An autopsy examination revealed that the cause of I. L.'s death was “cranial cerebral trauma.” The medical examiner testified that during his examination, he had observed retinal hemorrhages in both of I. L.'s eyes, knuckle-shaped imprints on the front of his head, bleeding between the inside of his skull and the outside of his brain, swelling of his brain, multiple impacts to his head, and symmetrical bruising to his body. According to the medical examiner, all of I. L.'s injuries were consistent with the signs commonly associated with “Shaken Baby Syndrome,” also referred to as “Shaken Impact [Syndrome],” a condition occurring when a child's brain impacts against the inside of the skull due to a violent shaking of the child's head. The medical examiner opined that I. L.'s injuries were non-accidental, were sustained when I.L. was forcefully shaken by another person, and were inconsistent with Lewis's claim that the child had been injured during a single fall from the play set's slide.

Following the investigation, Lewis was arrested and criminally charged with I. L.'s death. At trial, Lewis presented the testimony of several character witnesses and a medical expert. Lewis's medical expert opined that there were innocent explanations for I. L .'s injuries, and that the evidence did not rule out the possibility of a short fall or of pressure that may have been applied to his body during his medical treatment at the hospital.

Lewis also testified in his own defense at trial. Lewis recounted the version of events that he gave to the officers in the audiotaped interview, and admitted that he had initially lied about not being the child's primary caretaker at the time of the incident. Lewis nevertheless claimed that he had done nothing to physically harm I. L.

Based upon the foregoing evidence, the jury found Lewis guilty of involuntary manslaughter and cruelty to children in the first degree. The evidence was sufficient to authorize the jury's verdicts. See OCGA §§ 16-5-3(a)1 , 16-5-70(b)2 ; Waits v. State, 282 Ga. 1, 2(1) (644 S.E.2d 127) (2007); Johnson, 278 Ga.App. at 66-68(1); Sanders v. State, 245 Ga.App. 561, 562-563(1) (538 S.E.2d 470) (2000).

Lewis contends that the state presented only circumstantial evidence and that this evidence failed to exclude all reasonable hypotheses except that of his guilt. See OCGA § 24-4-6. Lewis's contention is without merit. The “reasonable hypothesis” rule applies only when the evidence against the accused was entirely circumstantial. See Sullivan v. State, 277 Ga.App. 738, 741 (627 S.E.2d 437) (2006). Here, there was direct evidence in the form of Lewis's own admissions to the police that he had shaken I.L. Consequently, the “reasonable hypothesis” rule does not apply in this case. See id.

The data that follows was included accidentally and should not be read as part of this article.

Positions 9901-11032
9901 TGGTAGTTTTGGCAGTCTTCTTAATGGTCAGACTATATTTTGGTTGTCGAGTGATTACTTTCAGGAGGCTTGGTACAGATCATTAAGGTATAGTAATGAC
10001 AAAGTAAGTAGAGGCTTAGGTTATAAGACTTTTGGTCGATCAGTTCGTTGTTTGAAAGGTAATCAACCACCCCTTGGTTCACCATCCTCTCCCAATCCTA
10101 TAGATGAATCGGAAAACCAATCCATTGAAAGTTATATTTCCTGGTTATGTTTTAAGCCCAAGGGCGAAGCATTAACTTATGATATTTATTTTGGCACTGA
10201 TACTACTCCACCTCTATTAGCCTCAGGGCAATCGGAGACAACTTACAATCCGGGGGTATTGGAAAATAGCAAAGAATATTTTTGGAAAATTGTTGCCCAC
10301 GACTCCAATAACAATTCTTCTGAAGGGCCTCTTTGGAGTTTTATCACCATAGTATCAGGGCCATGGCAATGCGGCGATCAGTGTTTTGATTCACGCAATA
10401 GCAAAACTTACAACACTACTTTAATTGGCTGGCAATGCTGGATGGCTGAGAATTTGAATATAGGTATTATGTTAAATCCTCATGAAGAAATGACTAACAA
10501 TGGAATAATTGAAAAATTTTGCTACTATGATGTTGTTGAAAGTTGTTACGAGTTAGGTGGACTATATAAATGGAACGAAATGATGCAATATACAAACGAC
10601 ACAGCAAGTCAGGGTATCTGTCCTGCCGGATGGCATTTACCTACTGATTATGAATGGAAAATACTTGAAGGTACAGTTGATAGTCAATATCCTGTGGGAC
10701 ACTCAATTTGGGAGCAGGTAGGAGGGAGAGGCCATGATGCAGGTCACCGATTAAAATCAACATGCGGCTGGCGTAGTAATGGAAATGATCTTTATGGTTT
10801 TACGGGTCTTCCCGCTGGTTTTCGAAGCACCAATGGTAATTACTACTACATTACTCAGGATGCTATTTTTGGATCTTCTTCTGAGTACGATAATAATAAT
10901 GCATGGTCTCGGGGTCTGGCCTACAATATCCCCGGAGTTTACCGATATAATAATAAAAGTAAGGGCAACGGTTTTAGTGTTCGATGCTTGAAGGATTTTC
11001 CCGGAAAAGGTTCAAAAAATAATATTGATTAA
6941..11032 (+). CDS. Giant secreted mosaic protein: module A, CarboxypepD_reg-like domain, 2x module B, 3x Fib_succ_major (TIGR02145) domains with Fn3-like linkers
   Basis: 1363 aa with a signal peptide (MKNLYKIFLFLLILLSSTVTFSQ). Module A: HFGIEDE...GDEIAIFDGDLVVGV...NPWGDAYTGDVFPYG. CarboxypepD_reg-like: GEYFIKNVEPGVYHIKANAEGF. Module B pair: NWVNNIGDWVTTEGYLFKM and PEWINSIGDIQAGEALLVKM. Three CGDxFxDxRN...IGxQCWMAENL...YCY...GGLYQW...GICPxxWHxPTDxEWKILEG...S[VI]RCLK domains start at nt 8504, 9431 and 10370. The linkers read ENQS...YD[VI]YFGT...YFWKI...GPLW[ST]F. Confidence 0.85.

Lewis further argues that he is entitled to a new trial since the verdict was decidedly and strongly against the weight of the evidence. See OCGA § 5-5-21.3 “Of course, such an argument may only be made to a trial court in a motion for new trial, not to an appellate court on appeal. We do not have the discretion to grant a new trial on these grounds.” (Citations, punctuation, and footnotes omitted.) Hughes v. State, 297 Ga.App. 581, 582(1) (677 S.E.2d 674) (2009). See also Drake v. State, 241 Ga. 583, 585(1) (247 S.E.2d 57) (1978).

2. Lewis also contends that the trial court erred in denying his motion for a continuance after the state announced its intent to prove that the child cruelty offense was committed on a different date than that alleged in the indictment.

The indictment charged Lewis with murder, felony murder, and cruelty to children in the first degree.4 It alleged that Lewis had committed the murder and felony murder offenses by shaking I.L. and causing I. L.'s head to strike a surface on June 7, 2005, which resulted in I. L.'s death on or about June 8, 2005. It further alleged that Lewis had committed the child cruelty offense on July 7, 2005 by striking I.L. in the front of the head. Lewis filed a notice of his intent to present an alibi defense as to the child cruelty charge, asserting that he was incarcerated on the date alleged in the indictment.